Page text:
The ACT Careers Association (ACTCA) is concerned the implementation of the ACT Board of Senior Secondary Studies (BSSS) E and C course classification changes, will adversely impact on the recognition, uptake and completion of Australian School Based Apprenticeships (ASBA) by ACT school students.
Discussions with the BSSS revealed that the 2024 implementation of the Review of E and C Course classifications: Final Report will result in the BSSS no longer accrediting points to students for the on-the-job component of their ASBA. The ACTCA believes that this will result in ASBA students being disadvantaged.
Ms Hastings, President of the ACTCA said, “The course classification changes will act as a disincentive for students to include an ASBA as part of their senior secondary studies. Students will not be rewarded by BSSS for their 9-17 hours per week on-the-job component of their ASBA, and this will result in increased complexity and unpredictability when completing an ACT Senior Secondary Certificate. The ACTCA will not support any change that diminishes the value of this nationally endorsed, federally funded and widely accepted vocational education and training (VET) program.”
The ACTCA recommends that ASBAs are immediately excluded from the E and C course classification changes and the current ASBA points allocation processes remain in place. This will ensure accurate and reliable career information is provided to students in years 9, 10 and 11 who are considering an ASBA pathway. Furthermore, a new BSSS ASBA policy should be developed which is guided by the collection and analysis of qualitative and quantitative data, best practice and meaningful consultation.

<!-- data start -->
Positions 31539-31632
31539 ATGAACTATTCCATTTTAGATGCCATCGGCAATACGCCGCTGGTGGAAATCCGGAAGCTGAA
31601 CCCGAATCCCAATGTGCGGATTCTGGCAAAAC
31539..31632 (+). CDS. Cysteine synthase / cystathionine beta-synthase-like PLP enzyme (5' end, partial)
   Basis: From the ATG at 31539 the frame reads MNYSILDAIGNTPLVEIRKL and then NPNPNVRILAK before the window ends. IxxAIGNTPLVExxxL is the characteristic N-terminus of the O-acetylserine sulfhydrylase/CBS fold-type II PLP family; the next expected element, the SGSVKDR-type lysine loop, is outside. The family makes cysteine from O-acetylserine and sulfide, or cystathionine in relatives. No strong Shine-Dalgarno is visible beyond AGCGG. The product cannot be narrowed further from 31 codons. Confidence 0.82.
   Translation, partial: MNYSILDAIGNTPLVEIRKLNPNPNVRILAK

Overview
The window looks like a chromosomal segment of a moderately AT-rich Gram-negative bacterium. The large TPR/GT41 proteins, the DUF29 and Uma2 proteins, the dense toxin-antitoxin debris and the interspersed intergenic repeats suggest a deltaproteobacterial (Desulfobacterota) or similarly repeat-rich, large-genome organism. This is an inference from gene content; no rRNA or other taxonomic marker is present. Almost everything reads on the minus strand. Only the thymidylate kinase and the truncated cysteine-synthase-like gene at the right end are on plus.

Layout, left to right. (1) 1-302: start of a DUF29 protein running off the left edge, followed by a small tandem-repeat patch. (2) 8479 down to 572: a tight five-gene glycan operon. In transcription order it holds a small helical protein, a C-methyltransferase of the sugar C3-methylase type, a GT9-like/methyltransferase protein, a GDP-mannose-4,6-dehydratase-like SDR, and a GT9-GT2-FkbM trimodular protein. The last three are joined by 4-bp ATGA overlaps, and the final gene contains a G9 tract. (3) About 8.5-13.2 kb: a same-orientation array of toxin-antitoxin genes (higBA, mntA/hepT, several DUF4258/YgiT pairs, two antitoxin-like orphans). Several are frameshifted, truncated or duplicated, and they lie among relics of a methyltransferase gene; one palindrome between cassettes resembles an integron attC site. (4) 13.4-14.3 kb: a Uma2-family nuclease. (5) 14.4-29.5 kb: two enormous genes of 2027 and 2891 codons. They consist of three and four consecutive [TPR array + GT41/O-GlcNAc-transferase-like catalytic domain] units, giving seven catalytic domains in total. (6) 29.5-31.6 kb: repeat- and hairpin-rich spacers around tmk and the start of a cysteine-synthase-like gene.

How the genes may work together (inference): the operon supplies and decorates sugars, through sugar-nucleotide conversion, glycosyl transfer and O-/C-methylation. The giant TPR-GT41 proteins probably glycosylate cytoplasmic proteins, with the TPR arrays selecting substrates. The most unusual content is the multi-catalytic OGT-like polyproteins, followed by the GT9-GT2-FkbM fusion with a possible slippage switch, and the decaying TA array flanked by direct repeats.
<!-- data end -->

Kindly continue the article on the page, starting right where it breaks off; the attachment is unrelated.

Ms Hastings stressed the importance of ACTCA’s role in supporting school career development practitioners to help young people make informed career decisions. She said, “only qualified, and professionally current career development practitioners should be providing career guidance. A decision to include an ASBA as part of year 10, 11 and 12 study requires more than just a conversation. Our young people deserve ongoing career guidance, delivered by school career practitioners who are experts in both education and career development. The ACT Careers Association will continue to work with the ACT Government and relevant stakeholders to advocate for young people to have opportunities to build their preferred career pathway whilst at school.”